By: Peter Sessum
When I talk about wanting to go shooting there is always someone that looks down on it. I usually just walk away when they start to talk about how can I enjoy something so destructive. I don’t walk away because I don’t like what they have to say, I walk away because I will never get them to understand that violence is the last thing on my mind what I am at the range. It is something only trained shooters and military members naturally get.
There was a veteran-turned-psychologist that put it best. He was giving a talk to local mental health practitioners and related a story of a former Marine that was having a lot of PTSD related anxiety issues. One day the marine came into the office calm and relaxed. The doc asked him what he had done and he said, “I went shooting yesterday.” People wondered how it can be healthy for a stressed out man to go shooting and be relaxed. The doc asked the crowd what is the first thing you tell someone to help them meditate.
“Close your eyes,” said a voice from the back.
“No,” the doc said, “Vets aren’t trusting enough for that.” I have to admit I nodded when he said that. Then the doc gave away the answer.
“Control your breathing,” he said.
That was it. He compared going to the range to meditating. From a veteran’s perspective, he is right. Breath control is one of the fundamentals of Basic Rifle marksmanship (BRM). I know the Marines have like 27 (okay that might be an exaggeration) but the Army only has four.
1. Body position
2. Point of aim
3. Breath control
4. Trigger Squeeze
I think the Navy has one fundamental, “Call a Marine” and the Air Force might be “Rifles? We drop bombs!” But I digress.
For those that have served, shooting is a meditative process. We seem to love it when Seattle Mariner Ichiro does his little bat dance. He is getting himself in the zone. Nothing matters, not the roar of the crowds, not the runners on base and not even the last pitch. This pitch, this ball, this moment is all that matters.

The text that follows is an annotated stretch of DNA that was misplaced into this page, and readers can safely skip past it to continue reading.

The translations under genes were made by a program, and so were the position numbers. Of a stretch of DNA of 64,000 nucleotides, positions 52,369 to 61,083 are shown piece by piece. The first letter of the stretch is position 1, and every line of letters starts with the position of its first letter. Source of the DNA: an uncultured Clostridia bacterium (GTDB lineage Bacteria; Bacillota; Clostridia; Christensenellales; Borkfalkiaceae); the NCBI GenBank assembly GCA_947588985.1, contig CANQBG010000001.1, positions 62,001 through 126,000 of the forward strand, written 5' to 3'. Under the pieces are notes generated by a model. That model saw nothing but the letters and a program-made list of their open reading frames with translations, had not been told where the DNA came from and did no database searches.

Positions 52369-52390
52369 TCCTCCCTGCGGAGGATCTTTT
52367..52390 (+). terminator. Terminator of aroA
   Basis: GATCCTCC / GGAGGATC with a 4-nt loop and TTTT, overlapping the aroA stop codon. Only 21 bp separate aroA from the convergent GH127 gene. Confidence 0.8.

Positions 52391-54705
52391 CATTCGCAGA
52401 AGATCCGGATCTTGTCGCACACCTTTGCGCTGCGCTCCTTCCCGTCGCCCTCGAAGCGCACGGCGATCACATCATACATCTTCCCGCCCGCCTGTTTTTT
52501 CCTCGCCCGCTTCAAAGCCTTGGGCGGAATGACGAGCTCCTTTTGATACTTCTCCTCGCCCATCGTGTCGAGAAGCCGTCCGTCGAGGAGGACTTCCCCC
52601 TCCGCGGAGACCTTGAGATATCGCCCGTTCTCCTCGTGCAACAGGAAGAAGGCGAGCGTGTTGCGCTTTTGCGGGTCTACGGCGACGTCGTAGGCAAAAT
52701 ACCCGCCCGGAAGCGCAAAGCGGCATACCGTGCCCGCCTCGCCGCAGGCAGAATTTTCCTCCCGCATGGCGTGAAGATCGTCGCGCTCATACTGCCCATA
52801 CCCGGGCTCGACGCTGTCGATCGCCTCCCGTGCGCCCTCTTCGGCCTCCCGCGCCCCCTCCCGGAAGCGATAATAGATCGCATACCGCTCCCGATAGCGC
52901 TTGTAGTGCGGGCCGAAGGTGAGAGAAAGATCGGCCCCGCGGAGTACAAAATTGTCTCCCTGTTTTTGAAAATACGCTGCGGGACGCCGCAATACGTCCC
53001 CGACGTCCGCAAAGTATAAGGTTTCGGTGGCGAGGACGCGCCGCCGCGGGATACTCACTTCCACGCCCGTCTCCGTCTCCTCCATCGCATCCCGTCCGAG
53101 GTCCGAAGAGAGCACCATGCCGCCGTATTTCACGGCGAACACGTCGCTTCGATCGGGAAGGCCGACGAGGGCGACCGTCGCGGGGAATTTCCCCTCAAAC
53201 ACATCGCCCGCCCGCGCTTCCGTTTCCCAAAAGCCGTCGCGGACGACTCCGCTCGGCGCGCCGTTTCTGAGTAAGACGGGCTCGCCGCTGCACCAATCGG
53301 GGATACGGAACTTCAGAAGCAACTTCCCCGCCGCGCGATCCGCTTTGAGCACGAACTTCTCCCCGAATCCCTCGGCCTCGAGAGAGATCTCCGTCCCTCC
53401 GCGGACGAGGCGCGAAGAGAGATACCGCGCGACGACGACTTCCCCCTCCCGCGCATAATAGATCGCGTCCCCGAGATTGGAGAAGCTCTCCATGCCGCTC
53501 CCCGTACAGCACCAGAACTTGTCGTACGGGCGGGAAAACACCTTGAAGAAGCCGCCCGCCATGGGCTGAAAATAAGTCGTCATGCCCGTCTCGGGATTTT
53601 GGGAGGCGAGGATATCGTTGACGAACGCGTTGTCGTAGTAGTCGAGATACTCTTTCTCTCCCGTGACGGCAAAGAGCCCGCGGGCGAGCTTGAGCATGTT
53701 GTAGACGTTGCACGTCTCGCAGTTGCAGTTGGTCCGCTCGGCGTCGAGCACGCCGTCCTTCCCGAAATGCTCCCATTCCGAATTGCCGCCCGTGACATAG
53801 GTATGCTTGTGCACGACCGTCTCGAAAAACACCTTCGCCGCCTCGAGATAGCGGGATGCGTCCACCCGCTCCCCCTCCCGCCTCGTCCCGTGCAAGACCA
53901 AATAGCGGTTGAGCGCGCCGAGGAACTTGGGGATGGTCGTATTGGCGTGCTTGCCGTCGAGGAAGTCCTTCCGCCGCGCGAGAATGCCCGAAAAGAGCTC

That is how I feel about shooting. You put me behind any M16 or M4 in the world and I will get the same exact sight picture. My chin will settle into the same spot, my nose will hover the same distance from the charging handle. It is automatic. If you were to take a picture from above on any given day at the range, my prone body will be in the same exact position. The meaty part of my finger will lightly touch the trigger. I will exhale, pause, fire and then inhale.
Nothing matters but that shot. Not the one before, not the one after, just that one round. It is about being totally in the moment. If you are thinking about bills, work, school or even what toppings you are going to get on the pizza after shooting you will mess it up. It is about being one with the gun.
And I mean truly one with the gun. I can tell you as soon as the round leaves the barrel if I shanked it or not. Maybe it was the trigger squeeze, maybe it was breathing, who knows? Okay, it was most likely trigger squeeze. Before checking the target I can tell you if a round is on target or not. By target, I mean in the same shot group. A three round shot group should be the three bullets in an area no bigger than a quarter. If your shot group is bigger than that, you need to fix some stuff.
I can consistently get two out of three rounds in the same hole when I zero my rifle. And if you think that is bragging, know that I am one of the worst shots of my dogtag friends. I know a guy that can shoot a smiley face on a target. I actually saw him do it. We were joking around about how they always do it in the movies and as a joke he tried it. It was pretty awesome.